Average effective rent change managed to avoid negative territory, if only slightly, but this too was far from the level industry participants have grown accustomed to in recent years. A 0.5% annual increase left the average monthly unit rent at $1,360 to close the year. This small increase came after a 3.8% gain in 2019.
Of course, one factor that held back rent growth was an increased reliance on rent concessions. 20% of conventional properties nationwide finished 2020 offering a new lease discount, up 28% from the start of the year. In addition to increased availability, the average discount value also increased over the last year. The average discount value was equal to about three weeks off a 12-month lease to open the year and stood at four weeks off an annual lease at the close of the year.
Large Market Performance
One theme that emerged from last year’s data was the difference between multifamily performance in the largest markets versus the rest of the country. ALN assigns each market to a tier, one through four, based on the size of the multifamily presence there. Tier One markets include the 33 largest markets in the country.
It was within this tier that 2020 results were most divergent from recent history, and not positively. This subset of markets were the only group of the four to lose ground in average occupancy, namely a 0.7% retraction to 91.5%. Similarly, average effective rent growth for these largest markets was -0.5% even as the remaining three tiers each gained at least 3%. Predictably, a major culprit there was increases in both the availability and average value of lease discounts that were larger than for the nation as a whole. Though, of the two, the 41% increase in concession availability during the year was the more significant change.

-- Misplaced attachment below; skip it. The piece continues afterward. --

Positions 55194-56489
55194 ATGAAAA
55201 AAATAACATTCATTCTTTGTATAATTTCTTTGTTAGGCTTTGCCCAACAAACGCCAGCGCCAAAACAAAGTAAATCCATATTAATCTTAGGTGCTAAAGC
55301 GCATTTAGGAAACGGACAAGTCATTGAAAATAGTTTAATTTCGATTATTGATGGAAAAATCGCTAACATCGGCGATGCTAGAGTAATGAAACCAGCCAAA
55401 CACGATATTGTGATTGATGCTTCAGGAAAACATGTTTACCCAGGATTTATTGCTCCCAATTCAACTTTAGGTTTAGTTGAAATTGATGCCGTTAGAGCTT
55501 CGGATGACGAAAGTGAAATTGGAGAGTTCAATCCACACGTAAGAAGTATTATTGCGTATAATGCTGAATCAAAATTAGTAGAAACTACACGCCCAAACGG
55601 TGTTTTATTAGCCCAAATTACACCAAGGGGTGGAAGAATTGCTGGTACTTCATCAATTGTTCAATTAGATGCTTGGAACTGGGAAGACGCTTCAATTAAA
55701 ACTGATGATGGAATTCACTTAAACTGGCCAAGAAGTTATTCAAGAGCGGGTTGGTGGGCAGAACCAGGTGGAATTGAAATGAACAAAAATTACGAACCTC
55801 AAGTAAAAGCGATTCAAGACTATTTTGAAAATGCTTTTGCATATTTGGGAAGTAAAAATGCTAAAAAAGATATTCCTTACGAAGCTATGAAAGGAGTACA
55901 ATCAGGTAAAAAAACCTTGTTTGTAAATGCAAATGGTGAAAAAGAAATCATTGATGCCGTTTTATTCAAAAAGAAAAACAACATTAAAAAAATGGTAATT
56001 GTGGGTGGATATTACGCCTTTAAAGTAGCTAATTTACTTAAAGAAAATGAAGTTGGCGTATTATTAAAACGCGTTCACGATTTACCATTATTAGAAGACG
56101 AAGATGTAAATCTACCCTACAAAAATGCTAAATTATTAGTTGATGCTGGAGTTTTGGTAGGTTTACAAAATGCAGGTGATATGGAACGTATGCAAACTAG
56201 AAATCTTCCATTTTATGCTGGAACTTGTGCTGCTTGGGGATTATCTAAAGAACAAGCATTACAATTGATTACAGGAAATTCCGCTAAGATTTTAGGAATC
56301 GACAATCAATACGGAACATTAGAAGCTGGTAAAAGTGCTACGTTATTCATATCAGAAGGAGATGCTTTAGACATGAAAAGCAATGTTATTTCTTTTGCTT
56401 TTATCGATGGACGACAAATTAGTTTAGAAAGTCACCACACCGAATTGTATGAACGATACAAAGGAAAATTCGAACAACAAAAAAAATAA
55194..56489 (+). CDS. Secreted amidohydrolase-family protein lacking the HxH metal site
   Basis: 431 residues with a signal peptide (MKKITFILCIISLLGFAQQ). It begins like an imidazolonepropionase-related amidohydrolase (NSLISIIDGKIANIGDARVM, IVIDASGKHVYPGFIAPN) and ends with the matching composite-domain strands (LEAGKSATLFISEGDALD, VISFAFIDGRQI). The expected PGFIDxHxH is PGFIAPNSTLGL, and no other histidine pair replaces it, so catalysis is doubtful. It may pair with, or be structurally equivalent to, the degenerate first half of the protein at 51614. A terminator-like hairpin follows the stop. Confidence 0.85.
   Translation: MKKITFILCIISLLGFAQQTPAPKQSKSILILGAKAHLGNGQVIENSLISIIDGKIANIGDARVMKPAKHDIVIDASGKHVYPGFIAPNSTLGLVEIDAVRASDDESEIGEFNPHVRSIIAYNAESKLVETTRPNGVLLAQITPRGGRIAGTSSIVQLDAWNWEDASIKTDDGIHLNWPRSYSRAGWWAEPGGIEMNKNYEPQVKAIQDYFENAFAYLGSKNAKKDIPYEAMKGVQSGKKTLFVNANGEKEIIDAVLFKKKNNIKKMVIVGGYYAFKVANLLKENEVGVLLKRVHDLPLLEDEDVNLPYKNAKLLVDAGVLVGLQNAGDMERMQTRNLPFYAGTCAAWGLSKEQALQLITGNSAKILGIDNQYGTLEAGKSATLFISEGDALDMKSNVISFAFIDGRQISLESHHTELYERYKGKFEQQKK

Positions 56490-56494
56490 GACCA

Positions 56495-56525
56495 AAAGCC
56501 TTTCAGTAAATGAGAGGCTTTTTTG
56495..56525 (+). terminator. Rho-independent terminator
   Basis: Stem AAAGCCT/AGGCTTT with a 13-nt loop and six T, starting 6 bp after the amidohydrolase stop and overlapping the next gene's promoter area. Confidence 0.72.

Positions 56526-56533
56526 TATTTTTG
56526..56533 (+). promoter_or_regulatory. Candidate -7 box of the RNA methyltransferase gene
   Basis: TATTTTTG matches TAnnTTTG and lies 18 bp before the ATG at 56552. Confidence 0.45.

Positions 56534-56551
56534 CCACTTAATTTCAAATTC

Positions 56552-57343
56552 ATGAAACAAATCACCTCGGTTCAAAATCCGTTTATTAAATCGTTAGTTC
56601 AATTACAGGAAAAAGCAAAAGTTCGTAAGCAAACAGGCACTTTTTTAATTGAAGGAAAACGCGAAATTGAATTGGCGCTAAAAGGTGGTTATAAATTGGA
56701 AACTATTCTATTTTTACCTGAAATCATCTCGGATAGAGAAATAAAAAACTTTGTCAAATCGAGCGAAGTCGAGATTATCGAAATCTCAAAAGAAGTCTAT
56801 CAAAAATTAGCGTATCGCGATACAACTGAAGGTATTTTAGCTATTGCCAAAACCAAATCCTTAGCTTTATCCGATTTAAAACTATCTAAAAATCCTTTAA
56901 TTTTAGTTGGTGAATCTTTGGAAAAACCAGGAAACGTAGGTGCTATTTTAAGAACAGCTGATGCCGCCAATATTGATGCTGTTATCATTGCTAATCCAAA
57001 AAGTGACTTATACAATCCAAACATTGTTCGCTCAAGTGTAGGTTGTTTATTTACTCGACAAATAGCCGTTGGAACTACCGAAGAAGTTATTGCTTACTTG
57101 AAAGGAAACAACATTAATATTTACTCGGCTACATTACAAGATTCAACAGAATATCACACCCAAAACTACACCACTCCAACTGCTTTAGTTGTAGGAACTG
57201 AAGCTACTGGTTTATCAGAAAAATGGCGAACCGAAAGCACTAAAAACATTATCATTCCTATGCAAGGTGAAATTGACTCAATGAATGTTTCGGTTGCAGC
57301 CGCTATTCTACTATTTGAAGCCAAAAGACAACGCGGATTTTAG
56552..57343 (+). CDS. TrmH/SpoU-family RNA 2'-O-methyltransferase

Drilling down further, it was a less than half of these 33 largest markets that drove these negative results for the tier as a whole. Areas such as New York City, Austin, Boston, Chicago, and San Francisco – Oakland were the hardest hit. Each lost 5% or more from an average net rent perspective, which accounts for both average occupancy and average effective rent change. In all, 13 of the 33 markets ended the year in negative territory for this metric.
Despite the fact that 2020 was undoubtedly a down year for multifamily, it should not be assumed that poor results were logged across the board. As already mentioned, annual performance looks quite different for the market tiers outside the largest tier. Additionally, the most expensive properties were harder hit than some of the lower price classes. At the market and submarket levels, there was wide variance in performance.